The Oregon Fires

Automatic TRANSCRIPT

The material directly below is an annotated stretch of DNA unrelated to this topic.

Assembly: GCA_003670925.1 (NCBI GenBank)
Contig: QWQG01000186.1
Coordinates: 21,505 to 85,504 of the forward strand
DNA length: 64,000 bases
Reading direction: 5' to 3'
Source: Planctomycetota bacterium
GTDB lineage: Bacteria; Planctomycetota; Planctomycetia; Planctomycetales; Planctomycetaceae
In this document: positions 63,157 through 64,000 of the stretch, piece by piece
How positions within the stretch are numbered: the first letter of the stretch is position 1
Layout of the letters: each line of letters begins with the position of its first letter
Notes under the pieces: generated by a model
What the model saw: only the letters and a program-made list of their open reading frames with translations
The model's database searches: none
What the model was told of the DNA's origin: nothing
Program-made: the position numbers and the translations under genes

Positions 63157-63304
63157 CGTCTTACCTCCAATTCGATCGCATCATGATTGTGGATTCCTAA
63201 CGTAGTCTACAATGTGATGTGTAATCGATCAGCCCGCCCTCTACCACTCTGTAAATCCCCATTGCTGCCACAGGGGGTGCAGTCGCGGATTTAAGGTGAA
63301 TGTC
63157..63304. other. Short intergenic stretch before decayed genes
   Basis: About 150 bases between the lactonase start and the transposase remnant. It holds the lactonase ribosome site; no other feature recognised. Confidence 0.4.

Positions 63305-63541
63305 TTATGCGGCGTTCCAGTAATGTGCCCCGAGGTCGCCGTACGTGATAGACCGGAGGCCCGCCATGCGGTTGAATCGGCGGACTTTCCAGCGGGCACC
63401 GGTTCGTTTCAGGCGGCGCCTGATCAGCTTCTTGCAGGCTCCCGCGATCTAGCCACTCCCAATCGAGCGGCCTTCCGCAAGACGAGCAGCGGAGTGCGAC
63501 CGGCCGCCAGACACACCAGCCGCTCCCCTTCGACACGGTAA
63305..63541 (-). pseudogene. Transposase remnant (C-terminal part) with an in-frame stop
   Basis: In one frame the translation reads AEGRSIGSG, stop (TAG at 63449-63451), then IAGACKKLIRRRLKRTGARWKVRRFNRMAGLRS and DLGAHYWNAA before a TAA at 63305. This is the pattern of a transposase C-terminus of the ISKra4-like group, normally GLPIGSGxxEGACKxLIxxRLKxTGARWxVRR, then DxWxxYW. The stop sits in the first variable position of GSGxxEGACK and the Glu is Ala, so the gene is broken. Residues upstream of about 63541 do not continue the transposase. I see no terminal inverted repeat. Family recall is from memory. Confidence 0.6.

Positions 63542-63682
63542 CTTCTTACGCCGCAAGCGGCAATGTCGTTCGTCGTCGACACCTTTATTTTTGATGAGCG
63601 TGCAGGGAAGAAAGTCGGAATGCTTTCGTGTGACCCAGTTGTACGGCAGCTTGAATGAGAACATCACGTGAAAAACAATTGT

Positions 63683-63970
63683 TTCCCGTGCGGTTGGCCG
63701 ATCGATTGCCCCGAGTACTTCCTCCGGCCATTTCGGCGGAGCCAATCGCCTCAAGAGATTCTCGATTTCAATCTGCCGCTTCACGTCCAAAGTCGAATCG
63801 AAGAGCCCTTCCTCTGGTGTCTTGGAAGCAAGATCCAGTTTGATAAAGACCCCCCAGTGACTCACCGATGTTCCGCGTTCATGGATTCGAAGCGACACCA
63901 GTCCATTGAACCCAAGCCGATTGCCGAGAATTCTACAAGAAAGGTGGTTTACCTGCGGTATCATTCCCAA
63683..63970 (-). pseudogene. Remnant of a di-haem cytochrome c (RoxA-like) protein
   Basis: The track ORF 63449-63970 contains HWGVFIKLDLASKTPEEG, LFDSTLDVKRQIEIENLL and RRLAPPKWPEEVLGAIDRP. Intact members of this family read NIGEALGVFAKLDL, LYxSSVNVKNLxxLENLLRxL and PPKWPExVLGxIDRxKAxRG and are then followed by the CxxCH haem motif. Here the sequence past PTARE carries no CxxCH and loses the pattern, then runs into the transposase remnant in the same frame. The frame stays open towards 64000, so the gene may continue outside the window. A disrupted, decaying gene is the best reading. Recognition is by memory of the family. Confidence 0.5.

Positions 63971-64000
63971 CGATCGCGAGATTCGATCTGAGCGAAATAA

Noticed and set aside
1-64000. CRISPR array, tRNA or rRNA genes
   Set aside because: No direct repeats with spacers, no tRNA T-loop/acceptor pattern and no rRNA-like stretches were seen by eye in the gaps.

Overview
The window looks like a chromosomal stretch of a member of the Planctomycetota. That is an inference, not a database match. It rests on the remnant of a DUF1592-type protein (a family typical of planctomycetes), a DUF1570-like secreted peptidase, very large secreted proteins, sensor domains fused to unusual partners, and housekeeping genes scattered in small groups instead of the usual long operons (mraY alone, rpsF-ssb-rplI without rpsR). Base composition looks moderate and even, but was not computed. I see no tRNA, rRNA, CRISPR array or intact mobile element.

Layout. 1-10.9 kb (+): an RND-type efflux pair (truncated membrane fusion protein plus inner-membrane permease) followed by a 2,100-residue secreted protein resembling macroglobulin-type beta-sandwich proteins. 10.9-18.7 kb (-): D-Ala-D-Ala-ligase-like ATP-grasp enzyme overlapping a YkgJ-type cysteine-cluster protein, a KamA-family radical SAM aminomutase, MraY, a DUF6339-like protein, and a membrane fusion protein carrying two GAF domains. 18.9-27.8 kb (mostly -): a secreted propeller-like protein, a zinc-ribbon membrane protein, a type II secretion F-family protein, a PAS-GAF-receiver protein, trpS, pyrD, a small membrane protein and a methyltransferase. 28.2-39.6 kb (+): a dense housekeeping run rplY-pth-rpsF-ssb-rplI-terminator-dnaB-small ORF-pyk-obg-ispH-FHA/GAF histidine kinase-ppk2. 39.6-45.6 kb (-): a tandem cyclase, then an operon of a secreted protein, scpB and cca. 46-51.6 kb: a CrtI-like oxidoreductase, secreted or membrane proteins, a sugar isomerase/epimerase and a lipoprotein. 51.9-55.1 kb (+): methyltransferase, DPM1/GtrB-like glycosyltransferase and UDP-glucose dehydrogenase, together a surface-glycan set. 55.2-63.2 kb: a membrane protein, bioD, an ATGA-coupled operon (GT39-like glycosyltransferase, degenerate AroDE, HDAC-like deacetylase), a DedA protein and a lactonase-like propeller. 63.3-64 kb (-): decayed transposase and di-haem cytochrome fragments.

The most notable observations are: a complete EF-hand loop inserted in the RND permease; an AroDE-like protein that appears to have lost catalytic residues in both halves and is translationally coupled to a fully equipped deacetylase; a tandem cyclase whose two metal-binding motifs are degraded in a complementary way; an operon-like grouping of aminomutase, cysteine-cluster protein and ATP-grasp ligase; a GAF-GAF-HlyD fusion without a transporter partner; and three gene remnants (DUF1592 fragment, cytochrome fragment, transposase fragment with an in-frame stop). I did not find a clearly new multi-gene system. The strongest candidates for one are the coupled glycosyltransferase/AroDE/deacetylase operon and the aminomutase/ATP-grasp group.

Latino Rebels Radio Latino. Rebels. Radio Julia Regard Novella here in in Sunday September thirteenth twenty twenty and we are back and you're listening to us on audio boom stitcher, spotify apple podcasts, or wherever you get your podcast. We've been following the situation in the West regarding these historic wildfires. The images are just tragic, and actually I have a guest in Oregon Nydia Alycia who reached out and said I want to talk about the situation and you're on Hello Nadya. Hey Thank you so much for having me and for giving me an opportunity to share a little bit about what's going on I'm doing the does the I can be in. The worst. nightmare that don't ever wish on anybody right now. So Why don't you just break it down because obviously people see the images, the hear the voices by this is your opportunity to this is your mic tell me your situation what's going on how whatever you WANNA share. What's going on in Oregon? It's been really disheartening to see some of these. You know this is a tragedy. By all means this is a nightmare, but I also just want to share that our community even though we've been the most impacted. We are also like incredibly resilient. So many of the families that I've seen my relatives my best friends family anytime. I've checked in with people that I know I grew up here I was born and here. You. Know are people are so concerned about other people you know even though there are folks right now families who are staying at their relatives or co workers or friends, and it's like fifteen people two bedroom they're still you know like, Oh, I'm really just worried about the people who haven't found a place to stay. So I've been seeing how our local news has taken pictures of some of our folks in. A really vulnerable situation in the middle of all this heartbreak there's so much resilience in so much power. The community is coming together to lead it beautiful efforts for people on. There is so much power in our unity right now in terms of like. Checking in on each other. because. You know when these things happen, it's the direct people on the ground who weren't as impacted. It's the WHO's folks it's I mean it's hard for me because my my dad lost everything. My Mom's home is still standing even though orders, but it's on us. That's the quickest way we're going to be able to make it out of this when you call your house when you call your cousins when you call your neighbor, you just check up on each other and that's the way I've seen a lot of our people get access to food get access to close. The happened at three PM. And thank God even though this is like the worst thing an entire town burning down at three entire towns being severely destroyed by these fires. Thank God. It happened at three in the morning when you know folks are sleeping or at seven pm runs home from work. Because this, all happened in a blink of an eye it was within three to four hours. This fire went from Ashland to talent to Phoenix to Medford like I said, my mom lives in talent and my dad lived or his residence is in Phoenix in from you know checking on each other is like i. i saw the smoke, it eleven intolerant and the like. Yeah. I didn't get the call until one before we talk about your situation and others tell me a little bit about the community I. Mean that people don't know about yeah I mean who that's that question brings tears to my eyes 'cause. were community of be Natal's of a scene laws of now we would call them mighty needles 'cause there's all the ham `bout here. I'll the grapes we're just hardworking people man my folks got. In the late eighties, early nineties following the harvest from California You know once they were done. My mom got here when she was done. Picking Strawberries and she heard about pairs in southern Ohio and had an anti who had come. Sooner and my dad, you know was picking Liz in new? Mexico. about the beans out here and My Dad has planted over twelve million trees in the Pacific northwest like are people are so embedded in this landscape in the food, we produce in the beautiful mountains that you see those are all planted by our arkady that. we have make status community Some folks. Like myself, my mom and dad were undocumented when I was a child and I was a citizen in my mom eventually became a citizen. My Dad is. has his residency. So like a we have different kinds of. Legal status is which also be barrier for some of us in terms of having adjust recovery out of this disaster. But Overall, like this is what the hardest thing for me is is that I don't know a single family in in our community that has that was not impacted by this we're tightening We have some families here that You know that you've got the mom and then you have the kids we have like three generations of families here already. And we all know the you know the big lessons that family so and so make it. Okay. All will that family one lost everything others. Okay. So that's also been one of the reasons why are people have we've been able to you know figure it out a little easier because we do have we do rely on each other and like we do, we do count with each other support you know simply Say Yoga Nisa seat thou. At buckeyes and your Kiekens say you know were were just were just helping help. We're just helping each other to do our best making out of this right now

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